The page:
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Beth Green

Beth Green is Program Director of Cardus Education. She previously directed the National Centre for Christian Education at Liverpool Hope University in the United Kingdom where she also ran the Professional Doctorate in Education (EdD). Dr Green has a DPhil from the University of Oxford which was funded by a prestigious Economic and Research Council Scholarship; she is a Fellow of the Royal Society of the Arts and also a graduate of Cambridge and London Universities. Dr. Green took the Hans Prize in Education for her MA thesis in Education Management. Dr. Green has an international reputation for her expertise in religious school ethos; leadership and management; teaching and learning and social theory in education. She regularly publishes her empirical research in international journals including the British Journal of Sociology and Education and the Cambridge Journal of Education. Her consultancy regularly takes her to Europe and Australia where she advises on effective approaches to measurement, professional development, and pedagogy in the religious school sector. Dr. Green is a former high school history teacher who has worked in both government and non-government schools in the UK. Read More ›

Bio last modified March 8th, 2018.
Articles by Beth Green
  • Clear Numbers For School Choice

    Beth Green

    Beth Green, program director for Cardus Education, tells Convivium’s Peter Stockland that Angus Reid polling data released today show Canadians overwhelmingly support public funding of faith-based schooling

  • Three Back To School Essentials

    Beth Green

    As parents jot down to-do lists for their kids’ return to school, Cardus Director of Education Beth Green sets out her top priorities for educational success.

  • Distinctly Quebec Education

    Beth Green

    Analyzing data from the Cardus Education Survey, program director Beth Green fills Convivium readers in on the “distinct, positive advantages” of religious schools in Quebec. Find the link to the original research in the article. 

  • Schools Bridging Faith and Science

    Beth Green

    Data unearthed by the Cardus Religious Schools Initiative at the University of Notre Dame debunk popular caricatures of religious schools as sinkholes of anti-science obscurantism.

  • Checking the Selfish Gene

    Beth Green

    Cardus Program Director of Education Beth Green examines a way to inhibit the transmission of the so-called selfish gene in teenagers. 

  • Education Research as a Travel Guide for Wholesome Public Life

    Beth Green

    The CES is the only national survey commenting on the contribution of graduates from religious and independent schools to the public life of the nation. Once again, the survey has confirmed findings that undermine the somewhat persistent stereotype that Christians schools are socially and politically divisive.

  • Time for a national conversation on parental choice in education

    Beth Green and Ben Woodfinden

    Parents and children should be at the heart of education, not teachers or cumbersome regulation. National School Choice Week, spearheaded by our neighbour to the south, offers a chance to highlight examples of school diversity already on offer in Canada’s provinces and to renew the call for a national conversation on parental choice.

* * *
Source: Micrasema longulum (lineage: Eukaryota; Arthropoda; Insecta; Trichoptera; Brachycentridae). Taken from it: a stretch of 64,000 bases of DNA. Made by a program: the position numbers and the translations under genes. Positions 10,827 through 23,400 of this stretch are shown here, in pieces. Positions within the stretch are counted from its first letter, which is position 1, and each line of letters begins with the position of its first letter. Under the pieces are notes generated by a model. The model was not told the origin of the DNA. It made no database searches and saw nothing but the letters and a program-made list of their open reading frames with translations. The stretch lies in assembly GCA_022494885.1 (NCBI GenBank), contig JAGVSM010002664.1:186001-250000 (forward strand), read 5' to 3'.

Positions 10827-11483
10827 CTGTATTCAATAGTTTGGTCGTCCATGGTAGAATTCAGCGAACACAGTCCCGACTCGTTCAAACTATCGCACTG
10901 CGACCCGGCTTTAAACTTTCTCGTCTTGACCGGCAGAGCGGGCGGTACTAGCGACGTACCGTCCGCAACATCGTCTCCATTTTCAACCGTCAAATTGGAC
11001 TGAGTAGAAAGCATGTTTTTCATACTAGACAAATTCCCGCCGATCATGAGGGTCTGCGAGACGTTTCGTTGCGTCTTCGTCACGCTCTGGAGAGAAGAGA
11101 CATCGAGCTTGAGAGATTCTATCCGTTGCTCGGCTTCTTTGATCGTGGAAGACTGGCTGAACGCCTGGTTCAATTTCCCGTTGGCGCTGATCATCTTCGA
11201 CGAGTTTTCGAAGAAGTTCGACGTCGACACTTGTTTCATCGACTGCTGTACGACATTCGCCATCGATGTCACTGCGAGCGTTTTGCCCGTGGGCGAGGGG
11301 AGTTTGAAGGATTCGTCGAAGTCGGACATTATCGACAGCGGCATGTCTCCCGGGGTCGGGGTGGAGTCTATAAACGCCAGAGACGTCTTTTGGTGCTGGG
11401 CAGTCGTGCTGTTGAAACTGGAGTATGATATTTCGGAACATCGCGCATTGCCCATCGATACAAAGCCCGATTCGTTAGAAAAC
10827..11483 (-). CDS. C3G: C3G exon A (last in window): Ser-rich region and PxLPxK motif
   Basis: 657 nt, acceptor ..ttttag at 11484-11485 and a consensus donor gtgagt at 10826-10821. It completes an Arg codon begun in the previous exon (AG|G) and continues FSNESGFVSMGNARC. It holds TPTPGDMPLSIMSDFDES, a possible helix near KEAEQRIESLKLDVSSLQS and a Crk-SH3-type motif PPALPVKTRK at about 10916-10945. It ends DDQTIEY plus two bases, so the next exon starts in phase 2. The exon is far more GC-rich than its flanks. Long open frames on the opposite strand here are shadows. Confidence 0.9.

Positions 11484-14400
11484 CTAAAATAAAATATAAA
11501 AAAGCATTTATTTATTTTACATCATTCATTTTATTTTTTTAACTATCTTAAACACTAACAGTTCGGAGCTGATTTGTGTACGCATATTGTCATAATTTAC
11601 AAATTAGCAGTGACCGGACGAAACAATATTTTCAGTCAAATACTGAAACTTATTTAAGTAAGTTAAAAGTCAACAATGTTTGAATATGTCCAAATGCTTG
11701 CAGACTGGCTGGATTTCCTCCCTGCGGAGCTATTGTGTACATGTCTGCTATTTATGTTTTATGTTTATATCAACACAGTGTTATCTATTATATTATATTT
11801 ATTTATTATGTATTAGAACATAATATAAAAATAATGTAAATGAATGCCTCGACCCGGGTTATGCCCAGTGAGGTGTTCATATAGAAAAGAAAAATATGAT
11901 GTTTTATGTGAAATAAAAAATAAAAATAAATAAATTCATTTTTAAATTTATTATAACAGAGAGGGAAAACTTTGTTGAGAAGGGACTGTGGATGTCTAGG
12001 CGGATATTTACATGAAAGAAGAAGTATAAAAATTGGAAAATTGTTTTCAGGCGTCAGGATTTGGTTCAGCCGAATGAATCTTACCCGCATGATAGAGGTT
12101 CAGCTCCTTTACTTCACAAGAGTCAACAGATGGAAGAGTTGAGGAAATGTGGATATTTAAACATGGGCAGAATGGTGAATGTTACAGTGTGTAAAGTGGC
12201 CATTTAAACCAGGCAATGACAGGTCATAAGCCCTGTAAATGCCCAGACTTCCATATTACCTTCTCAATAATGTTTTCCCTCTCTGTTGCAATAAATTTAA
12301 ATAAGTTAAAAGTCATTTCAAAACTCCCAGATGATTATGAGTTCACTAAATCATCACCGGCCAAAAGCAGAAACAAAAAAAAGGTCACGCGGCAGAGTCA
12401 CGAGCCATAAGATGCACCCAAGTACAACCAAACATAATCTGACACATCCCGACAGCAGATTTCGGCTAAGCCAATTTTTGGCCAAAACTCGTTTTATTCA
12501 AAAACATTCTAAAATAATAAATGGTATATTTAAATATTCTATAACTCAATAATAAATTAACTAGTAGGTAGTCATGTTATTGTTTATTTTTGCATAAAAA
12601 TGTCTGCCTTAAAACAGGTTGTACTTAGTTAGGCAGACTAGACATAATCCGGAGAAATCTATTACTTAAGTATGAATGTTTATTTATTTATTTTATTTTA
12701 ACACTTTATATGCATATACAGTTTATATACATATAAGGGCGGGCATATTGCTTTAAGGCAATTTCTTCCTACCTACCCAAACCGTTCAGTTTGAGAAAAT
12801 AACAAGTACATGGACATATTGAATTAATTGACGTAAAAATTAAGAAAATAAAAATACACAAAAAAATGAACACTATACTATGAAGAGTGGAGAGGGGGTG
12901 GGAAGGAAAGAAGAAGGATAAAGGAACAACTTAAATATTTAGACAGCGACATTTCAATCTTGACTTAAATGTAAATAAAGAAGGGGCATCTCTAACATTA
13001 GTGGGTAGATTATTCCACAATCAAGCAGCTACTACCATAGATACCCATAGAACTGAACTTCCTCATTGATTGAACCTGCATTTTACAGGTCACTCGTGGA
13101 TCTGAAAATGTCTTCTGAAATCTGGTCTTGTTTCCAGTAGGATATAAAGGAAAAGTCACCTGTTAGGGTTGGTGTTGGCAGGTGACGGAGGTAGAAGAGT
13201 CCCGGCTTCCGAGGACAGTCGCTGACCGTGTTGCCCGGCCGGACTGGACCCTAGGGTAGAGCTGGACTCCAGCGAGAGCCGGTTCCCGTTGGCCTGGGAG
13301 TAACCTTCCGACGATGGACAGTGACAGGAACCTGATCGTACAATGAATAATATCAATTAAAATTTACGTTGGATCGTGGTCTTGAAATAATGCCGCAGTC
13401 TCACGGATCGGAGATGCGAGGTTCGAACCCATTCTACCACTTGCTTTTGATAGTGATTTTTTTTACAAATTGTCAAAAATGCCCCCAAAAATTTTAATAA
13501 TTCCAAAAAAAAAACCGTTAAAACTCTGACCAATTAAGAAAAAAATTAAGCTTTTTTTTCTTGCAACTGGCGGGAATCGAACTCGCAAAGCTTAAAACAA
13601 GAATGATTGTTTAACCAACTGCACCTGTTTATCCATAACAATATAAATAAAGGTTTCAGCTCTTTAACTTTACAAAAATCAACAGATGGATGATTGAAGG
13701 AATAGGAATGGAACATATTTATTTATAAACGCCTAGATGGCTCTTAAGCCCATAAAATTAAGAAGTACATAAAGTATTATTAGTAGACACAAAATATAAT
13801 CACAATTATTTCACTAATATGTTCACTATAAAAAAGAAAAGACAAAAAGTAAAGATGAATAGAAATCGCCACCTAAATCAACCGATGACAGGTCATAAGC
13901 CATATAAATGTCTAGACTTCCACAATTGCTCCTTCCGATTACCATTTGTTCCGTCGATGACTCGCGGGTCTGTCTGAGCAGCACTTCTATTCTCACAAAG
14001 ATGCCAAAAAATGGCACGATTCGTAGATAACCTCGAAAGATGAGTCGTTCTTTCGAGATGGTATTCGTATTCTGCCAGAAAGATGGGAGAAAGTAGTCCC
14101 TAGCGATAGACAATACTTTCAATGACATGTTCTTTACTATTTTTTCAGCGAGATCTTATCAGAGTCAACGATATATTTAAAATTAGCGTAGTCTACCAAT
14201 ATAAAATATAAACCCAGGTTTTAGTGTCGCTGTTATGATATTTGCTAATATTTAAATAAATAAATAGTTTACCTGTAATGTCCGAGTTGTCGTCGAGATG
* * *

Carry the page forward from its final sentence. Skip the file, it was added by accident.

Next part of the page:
• A School and a Church at the Heart of a City

    Beth Green

    Thriving cities depend on good relationships. People need to be connected to institutional and social resources. Good connections depend on education, transparency, and accountability. As my colleague Milton Friesen wrote, “Faith-based organizations have a unique role to play in knitting together the social fabric of the city.”

  • Put testing to the test

    Beth Green

    Testing measures progress and is obviously is a very important part of learning. The problem occurs when acing the test in order to prove the health of the education system becomes the main provincial or national goal. A decade of standardized testing has not improved the rankings of U.S. students in the Programme for International Student Assessment (PISA), which evaluates worldwide education systems.

  • What Is Education Research For?

    Beth Green

    I have found that relocating to a new culture requires a reframing because old habits and experiences work differently—or don’t work at all—on this side of the Atlantic Ocean. Slowly, I’ve been piecing together my mental map of the town where I live, connecting to new professional networks, and forming friendships. The whole things feels rather like a big research project. The practice of research is all about posing questions, answering them, and testing reality to see if it conforms to our understandings or challenges them. As things become familiar I will stop wondering why so much. No matter what, I will be able to say that I have mastered a different culture, satisfied my intellectual curiosity, and added a new experience to the list of things I’ve accomplished in my life. The trouble is that to leave it there is to be left with the nagging question: “Yes, but what it is for?”

  • What DO they teach them at these schools?

    Beth Green

    C.S. Lewis, himself a notoriously poor mathematician, challenged the false dualism of an education which separates reason from imagination: . . . . . . . . . . . . . . . . . . . . . . . . . . . . . . . . . . . . . . . . . . . . . . . . . . . . . . . . . . . . . . . . . . . . . . . . . . . . . . . .


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